The brightest star in Auriga is Capella (Alpha Aurigae), the sixth brightest star in the sky shining at magnitude +0.1. Stars travelling in their orbit around our galaxy will occasionally come closer to our Sun and then recede. Capella is receding now at a distance of 42.9 light-year, but 237,000 years ago it was closer at only 27.9 light-years, allowing it to become the brightest star in the sky from 210,000 years ago to 160,000 years ago. Its peak brightness was magnitude -0.82.
Capella is a multi-star system with the brightest visible star designated Capella A. Capella A itself is actually a pair of stars that orbit each other a little closer than the Earth is to the Sun, so close that they appear to be a single star in our sky. These two elder stars are each two and a half times the mass of our Sun. The brighter of these two stars (Capella Aa – magnitude +0.76) is almost twelve times the diameter of the Sun, while the fainter one (Capella Ab – magnitude +0.91) is almost nine times the Sun’s diameter. The larger star has expanded so much that its surface has cooled to a red spectral class of K0 while the smaller star’s surface has only cooled to a yellow spectral class of G3. These stars are around six hundred and 20-million years old.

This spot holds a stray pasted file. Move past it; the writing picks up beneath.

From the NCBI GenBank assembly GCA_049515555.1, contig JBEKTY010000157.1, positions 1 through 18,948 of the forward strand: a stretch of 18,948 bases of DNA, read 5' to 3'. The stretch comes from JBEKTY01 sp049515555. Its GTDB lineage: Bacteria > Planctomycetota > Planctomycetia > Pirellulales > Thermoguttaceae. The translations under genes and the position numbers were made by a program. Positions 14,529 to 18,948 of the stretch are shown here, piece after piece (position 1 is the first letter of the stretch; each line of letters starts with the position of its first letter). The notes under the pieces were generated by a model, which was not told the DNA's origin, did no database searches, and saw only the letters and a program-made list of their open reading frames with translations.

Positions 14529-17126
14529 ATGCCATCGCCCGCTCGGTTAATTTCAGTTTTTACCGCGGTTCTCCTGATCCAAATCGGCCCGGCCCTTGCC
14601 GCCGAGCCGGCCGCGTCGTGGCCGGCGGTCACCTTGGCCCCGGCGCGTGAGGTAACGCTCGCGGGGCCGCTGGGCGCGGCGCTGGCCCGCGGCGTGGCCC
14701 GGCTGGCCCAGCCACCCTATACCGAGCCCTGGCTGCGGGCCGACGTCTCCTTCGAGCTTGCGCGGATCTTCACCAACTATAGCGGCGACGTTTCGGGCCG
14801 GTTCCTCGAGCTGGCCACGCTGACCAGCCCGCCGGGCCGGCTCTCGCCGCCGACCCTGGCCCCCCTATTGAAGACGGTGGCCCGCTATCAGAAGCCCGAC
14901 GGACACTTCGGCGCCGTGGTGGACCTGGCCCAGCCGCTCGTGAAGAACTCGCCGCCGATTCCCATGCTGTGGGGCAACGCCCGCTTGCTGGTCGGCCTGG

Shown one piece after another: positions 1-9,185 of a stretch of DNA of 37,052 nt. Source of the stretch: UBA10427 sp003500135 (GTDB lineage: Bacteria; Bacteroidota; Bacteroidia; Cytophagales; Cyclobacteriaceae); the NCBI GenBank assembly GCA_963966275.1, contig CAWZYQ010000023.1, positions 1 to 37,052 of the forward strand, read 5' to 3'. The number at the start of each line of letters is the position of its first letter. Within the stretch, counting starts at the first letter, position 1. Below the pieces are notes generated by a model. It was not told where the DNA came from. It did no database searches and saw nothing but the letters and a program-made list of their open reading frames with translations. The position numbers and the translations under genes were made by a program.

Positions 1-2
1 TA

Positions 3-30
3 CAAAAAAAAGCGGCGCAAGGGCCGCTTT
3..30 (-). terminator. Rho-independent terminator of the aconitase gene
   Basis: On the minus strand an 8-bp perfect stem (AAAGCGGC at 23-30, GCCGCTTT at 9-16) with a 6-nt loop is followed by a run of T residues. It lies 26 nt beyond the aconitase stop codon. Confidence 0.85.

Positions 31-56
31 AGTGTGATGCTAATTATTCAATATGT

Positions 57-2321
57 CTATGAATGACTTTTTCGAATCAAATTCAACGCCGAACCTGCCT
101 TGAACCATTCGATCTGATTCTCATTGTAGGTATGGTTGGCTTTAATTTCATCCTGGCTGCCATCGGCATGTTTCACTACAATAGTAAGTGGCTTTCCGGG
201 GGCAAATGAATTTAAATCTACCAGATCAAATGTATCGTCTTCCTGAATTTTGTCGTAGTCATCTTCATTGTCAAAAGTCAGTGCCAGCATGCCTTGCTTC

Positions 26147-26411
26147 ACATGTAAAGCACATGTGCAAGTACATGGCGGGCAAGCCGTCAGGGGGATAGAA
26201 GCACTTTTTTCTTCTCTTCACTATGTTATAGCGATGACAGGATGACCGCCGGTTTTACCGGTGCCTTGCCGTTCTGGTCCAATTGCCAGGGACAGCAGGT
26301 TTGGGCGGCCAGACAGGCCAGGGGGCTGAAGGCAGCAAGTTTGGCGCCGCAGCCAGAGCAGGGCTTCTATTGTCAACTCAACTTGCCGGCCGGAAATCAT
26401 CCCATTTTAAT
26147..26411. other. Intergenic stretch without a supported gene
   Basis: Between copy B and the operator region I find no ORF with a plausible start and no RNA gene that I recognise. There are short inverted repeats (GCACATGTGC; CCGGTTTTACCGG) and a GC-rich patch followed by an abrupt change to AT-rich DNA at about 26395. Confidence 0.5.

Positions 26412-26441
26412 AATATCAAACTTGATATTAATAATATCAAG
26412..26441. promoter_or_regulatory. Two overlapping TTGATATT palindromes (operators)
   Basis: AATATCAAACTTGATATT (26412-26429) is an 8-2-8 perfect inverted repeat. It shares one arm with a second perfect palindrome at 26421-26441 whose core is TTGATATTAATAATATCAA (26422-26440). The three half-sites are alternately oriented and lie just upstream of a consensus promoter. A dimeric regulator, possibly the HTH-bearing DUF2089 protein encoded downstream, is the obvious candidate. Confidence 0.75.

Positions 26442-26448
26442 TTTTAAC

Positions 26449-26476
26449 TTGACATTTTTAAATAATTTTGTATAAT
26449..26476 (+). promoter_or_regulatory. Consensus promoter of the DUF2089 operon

There are 15 additional stars that appear near Capella A in our sky. Each has been assigned a letter to distinguish them from each other. Most of them are much farther away from us and so are not part of the Capella star system. Two of them are the same distance as Capella A and are moving in the same direction. These two are Capella H and Capella L.
Capella H and L are tiny red dwarf stars. Capella H is a red spectral class of M2.5 while Capella L is a redder M4. Both are about half the mass of the Sun. These two are just 3.5 seconds-of-arc apart in the sky, located about ten thousand times the distance from the Earth to the Sun from Capella A.
If you wanted to build a model of this system, American astronomer Robert Burnham Jr. calculated that Capella A would be two spheres thirteen and seven inches across, separated by ten feet. Capella H and L would each be 0.7 inches across and separated by four hundred and twenty feet. Keeping to scale, the two pairs would be 21 miles apart.